• Back pain: The whole area around your pelvis and lower back is affected by the position change. Thus, you may feel some extra soreness or pain in the muscles in your lower back as well.
  • Constipation: The increased pressure from the engaged position also impacts your intestine and bowel regularity. Some women report increased constipation toward the end of their pregnancy.
  • Hemorrhoids: The veins in your pelvis may also start to feel the added pressure from your baby in the engaged position. This may cause new hemorrhoids to appear or worsen existing ones.

Encouraging Engagement

If you’re nearing your delivery date and the baby isn’t engaged, you may be wondering if you can help them into position. Unfortunately, there is no evidence to show an effective way to help your baby engage.

Some things are just out of your control. If your baby hasn’t engaged, you haven’t done anything wrong. If you feel like doing something to try to engage your baby, anecdotal evidence suggests the following may help:

  • Walking
  • Squatting
  • Stretching
  • Pelvic tilts

Remember, there is no scientific evidence these methods will work. Talk with your healthcare provider about what activity is appropriate for you.  


When your baby drops closer to the birth canal, it is called engaged. This could be a sign that labor is near, so speak with your healthcare provider if you are experiencing symptoms.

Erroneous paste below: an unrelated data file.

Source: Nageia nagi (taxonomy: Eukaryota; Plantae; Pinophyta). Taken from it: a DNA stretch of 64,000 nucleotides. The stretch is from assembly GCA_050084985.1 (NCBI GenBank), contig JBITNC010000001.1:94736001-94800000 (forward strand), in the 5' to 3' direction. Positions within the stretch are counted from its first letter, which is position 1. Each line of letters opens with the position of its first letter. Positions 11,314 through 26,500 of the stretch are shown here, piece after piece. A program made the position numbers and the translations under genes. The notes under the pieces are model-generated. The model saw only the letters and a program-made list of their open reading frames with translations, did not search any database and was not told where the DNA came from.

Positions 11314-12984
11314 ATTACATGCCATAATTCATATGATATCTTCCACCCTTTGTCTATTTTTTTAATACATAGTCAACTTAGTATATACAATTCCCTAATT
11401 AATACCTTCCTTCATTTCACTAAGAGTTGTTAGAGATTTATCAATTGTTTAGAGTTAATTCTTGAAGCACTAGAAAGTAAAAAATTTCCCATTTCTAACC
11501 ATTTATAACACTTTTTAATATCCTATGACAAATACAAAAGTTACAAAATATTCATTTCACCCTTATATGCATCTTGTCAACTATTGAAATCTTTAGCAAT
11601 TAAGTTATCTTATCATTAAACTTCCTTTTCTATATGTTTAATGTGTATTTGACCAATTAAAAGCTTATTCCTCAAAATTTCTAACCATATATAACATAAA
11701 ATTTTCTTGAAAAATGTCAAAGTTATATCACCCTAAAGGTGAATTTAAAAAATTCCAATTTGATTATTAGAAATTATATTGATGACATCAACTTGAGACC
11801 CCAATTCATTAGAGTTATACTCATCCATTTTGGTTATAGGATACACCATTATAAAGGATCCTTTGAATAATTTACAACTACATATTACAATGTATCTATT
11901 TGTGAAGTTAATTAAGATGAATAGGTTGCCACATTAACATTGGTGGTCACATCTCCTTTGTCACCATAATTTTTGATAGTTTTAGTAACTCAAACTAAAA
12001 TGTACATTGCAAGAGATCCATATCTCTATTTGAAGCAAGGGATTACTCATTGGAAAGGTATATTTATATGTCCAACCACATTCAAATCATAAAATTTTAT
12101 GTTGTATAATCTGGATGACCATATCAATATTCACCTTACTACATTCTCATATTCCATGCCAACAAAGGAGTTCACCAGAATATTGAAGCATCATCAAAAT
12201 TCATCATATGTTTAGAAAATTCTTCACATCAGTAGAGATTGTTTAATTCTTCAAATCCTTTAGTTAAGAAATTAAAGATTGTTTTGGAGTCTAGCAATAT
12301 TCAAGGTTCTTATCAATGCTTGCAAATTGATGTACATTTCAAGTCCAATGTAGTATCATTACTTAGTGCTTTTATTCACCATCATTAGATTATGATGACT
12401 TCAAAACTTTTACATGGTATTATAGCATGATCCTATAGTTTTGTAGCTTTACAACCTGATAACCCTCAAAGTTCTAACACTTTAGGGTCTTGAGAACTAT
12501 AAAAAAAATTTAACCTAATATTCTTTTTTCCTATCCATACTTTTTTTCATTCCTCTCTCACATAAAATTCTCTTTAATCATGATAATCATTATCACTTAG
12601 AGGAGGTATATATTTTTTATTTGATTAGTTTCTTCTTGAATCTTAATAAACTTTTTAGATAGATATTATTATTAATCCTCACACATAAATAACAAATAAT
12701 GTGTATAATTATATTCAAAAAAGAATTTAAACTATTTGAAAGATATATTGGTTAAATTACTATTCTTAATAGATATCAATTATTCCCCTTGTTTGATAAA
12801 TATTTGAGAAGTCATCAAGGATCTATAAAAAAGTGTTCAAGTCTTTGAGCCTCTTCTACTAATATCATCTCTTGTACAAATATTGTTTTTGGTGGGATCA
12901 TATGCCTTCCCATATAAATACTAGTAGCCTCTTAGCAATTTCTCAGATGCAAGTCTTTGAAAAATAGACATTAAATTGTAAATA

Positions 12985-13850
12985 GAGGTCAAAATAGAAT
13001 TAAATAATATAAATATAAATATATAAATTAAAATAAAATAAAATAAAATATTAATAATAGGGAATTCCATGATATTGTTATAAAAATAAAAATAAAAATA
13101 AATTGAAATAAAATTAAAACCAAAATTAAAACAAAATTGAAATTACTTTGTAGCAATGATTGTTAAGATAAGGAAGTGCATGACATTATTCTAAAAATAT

A Word From Verywell

When your baby’s head reaches the engaged position, they are in position for labor. They may move into position two to four weeks before labor. Still, sometimes the baby won’t drop into the engaged position until labor begins.

Unfortunately, you have little control over when this happens. It’s a process that happens naturally and gradually.

There is usually no reason to be concerned if your baby engages early or waits until right before delivery. Talk with your healthcare provider about any concerns you have. 

Frequently Asked Questions

  • After a baby drops, how long does it take for labor to start?

    After a baby drops, or enters the engaged position, it can take two to four weeks before the process of labor begins. However, this length of time will differ between people. In some cases, a baby might not engage until right before labor.

  • What is the fetal station?

    The fetal station is a term that describes the location of a baby's presenting part in the pelvis. The baby's presenting part, or the part that travels first into the birth canal, can be the head, shoulder, buttocks, or feet.

  • Is constipation a sign of labor?

    Yes, constipation can be a sign of labor. In some women, a baby that enters the engaged position might affect their intestines and bowels, resulting in constipation.

2 Sources
Verywell Health uses only high-quality sources, including peer-reviewed studies, to support the facts within our articles. Read our editorial process to learn more about how we fact-check and keep our content accurate, reliable, and trustworthy.
  1. Dimassi K, Ben Amor A, Belghith C, Ben Khedija MA, Triki A, Gara MF. Ultrasound diagnosis of fetal head engagement. Int J Gynaecol Obstet. 2014;127(1):6-9. doi:10.1016/j.ijgo.2014.04.008

  2. MedlinePlus. Your baby in the birth canal.